As the FT noted recently, about twenty per cent of the world's government debt is now owned by the central banks of the governments who issued the debt in question. And, with the global financial crisis now a decade old, the question that private sector commentators say is hanging over those central bankers is how they are going to 'normalise' this situation. By that they mean, how is that debt going to be sold back into the market?
The answer is it is not.
Let me put this in a UK context, but it stands as well for everyone else. In 2008 UK debt reached £600 billion. Now, QE excluded, it is £1.75 trillion. The debt has nearly tripled. More than £700 billion of that increase has been since 2010. And since 2009 £435 billion of this debt has been repurchased by the Bank of England, which (as I get bored of pointing out) means the total is not now about 90% of GDP but is actually something less than 70% because a government cannot owe itself money and the U.K. Government owns the Bank of England, which is not an independent entity as a result either in practice or in law.
'Normalising' this debt would require that the Bank of England sell it back to private sector markets. Now, I readily admit that I argue there is a need for more government debt in the UK but there are three ways of supplying it.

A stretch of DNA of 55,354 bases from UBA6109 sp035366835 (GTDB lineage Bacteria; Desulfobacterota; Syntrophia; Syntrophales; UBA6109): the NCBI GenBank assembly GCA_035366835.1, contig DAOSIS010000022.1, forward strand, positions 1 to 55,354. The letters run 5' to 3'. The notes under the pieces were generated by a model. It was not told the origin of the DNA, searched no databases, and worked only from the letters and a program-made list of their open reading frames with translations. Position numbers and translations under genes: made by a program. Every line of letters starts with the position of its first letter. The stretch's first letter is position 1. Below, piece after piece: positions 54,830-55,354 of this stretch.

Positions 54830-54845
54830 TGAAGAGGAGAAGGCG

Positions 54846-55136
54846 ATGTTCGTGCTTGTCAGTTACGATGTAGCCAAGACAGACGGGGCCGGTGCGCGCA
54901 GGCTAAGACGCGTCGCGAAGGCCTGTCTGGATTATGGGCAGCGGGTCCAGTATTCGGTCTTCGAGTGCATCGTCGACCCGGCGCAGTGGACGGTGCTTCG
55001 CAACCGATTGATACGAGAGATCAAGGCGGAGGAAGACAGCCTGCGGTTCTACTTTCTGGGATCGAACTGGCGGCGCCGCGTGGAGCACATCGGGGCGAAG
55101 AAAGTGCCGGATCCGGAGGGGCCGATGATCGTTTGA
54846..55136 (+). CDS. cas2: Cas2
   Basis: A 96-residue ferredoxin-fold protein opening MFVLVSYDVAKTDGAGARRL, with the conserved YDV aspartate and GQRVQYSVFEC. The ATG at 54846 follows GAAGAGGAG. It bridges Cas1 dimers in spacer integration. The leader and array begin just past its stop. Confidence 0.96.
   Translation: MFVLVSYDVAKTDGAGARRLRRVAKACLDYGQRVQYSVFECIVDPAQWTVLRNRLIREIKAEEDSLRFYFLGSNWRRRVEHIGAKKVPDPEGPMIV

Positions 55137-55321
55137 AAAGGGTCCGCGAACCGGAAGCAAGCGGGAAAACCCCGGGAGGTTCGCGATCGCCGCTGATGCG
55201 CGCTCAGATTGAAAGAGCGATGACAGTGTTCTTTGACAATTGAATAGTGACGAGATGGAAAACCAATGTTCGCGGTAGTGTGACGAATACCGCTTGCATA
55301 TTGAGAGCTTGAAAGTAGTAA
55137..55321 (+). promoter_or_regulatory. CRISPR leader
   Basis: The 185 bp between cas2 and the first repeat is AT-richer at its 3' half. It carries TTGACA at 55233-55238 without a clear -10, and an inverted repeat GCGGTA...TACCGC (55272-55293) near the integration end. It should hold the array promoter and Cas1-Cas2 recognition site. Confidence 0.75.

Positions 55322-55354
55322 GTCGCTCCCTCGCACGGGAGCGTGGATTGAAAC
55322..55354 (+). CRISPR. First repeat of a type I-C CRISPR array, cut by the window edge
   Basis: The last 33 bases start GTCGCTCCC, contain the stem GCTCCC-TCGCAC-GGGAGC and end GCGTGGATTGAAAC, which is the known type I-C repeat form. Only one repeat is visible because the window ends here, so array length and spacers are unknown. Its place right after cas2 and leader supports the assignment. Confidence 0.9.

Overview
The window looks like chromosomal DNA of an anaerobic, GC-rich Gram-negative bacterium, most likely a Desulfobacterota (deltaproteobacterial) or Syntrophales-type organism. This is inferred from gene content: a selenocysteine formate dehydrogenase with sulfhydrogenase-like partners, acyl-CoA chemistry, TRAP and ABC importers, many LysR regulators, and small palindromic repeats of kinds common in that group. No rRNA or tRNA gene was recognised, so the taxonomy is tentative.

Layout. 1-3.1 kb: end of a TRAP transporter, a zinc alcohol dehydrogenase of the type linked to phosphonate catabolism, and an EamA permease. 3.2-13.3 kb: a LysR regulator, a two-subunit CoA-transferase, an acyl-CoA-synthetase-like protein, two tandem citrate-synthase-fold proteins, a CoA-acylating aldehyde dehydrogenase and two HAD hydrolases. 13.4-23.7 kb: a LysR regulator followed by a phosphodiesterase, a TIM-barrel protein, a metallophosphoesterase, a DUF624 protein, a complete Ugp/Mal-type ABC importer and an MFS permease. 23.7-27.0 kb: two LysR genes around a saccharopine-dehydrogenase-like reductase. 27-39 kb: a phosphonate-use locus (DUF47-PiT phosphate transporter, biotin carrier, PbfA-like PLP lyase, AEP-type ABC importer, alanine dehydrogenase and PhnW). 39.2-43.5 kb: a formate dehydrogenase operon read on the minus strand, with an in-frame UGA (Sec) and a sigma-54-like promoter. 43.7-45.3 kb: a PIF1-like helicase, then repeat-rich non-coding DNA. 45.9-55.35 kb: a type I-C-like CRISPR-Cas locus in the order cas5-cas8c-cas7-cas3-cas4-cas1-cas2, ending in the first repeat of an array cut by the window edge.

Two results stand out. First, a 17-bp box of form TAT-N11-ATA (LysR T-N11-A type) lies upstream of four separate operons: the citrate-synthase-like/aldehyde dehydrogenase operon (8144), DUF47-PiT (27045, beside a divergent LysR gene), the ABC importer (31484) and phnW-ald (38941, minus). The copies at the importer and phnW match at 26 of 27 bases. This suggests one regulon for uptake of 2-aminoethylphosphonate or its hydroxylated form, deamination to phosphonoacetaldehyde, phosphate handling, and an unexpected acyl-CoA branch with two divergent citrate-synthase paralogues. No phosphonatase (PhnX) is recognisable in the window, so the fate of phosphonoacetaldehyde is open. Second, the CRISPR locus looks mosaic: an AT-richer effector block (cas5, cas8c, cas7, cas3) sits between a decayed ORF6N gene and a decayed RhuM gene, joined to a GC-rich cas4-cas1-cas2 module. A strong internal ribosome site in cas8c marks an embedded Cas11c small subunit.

One is for the government to continue to run deficits. Don't worry: it will, for many years to come. This source of supply is guaranteed.
Second, there is a green or people's QE programme that could issue debt to fund new infrastructure spending. This would inject new money into the economy, build sustainable infrastructure, create jobs, support the value of the pound, be environmentally robust, deliver new housing and update much of our creaking economy and so revive our fortunes. In the process it would create a return to service debt. That could deliver the required new bonds.
Or third the government could just sell bonds back into the market, reduce bank liquidity, reduce funds available for investment in the private sector, help precipitate a credit crisis and seek to pull the economy down. That's the 'normalisation' route. Of course it need not do this. As has been shown here, QE has not actually boosted money supply so by itself it has created no economic risk, including of inflation.
Those are the choices then. Well, actually, the first is not a choice: deficits are going to continue. So there are only two choices. One is get the economy going again. The other is seek to crash it, not to put too fine a point on it.
Bankers seem to want option two.
It's time for central banks and governments to make clear that 'normalisation' is not going to happen. The debt government purchased using QE has been cancelled. The money QE injected into the economy is there to stay, because it is needed. And there will be new debt issues to create economic activity. It will be up to markets to decide to buy them or not, but it doesn't really matter. They can be QEd if the markets refuse to play ball.
And that's where we get to the real nub of this. 'Normalisation' would put money markets back into a position of power over government. That's what they want. QE destroyed that power. That may be the best argument against 'normalisation' of all.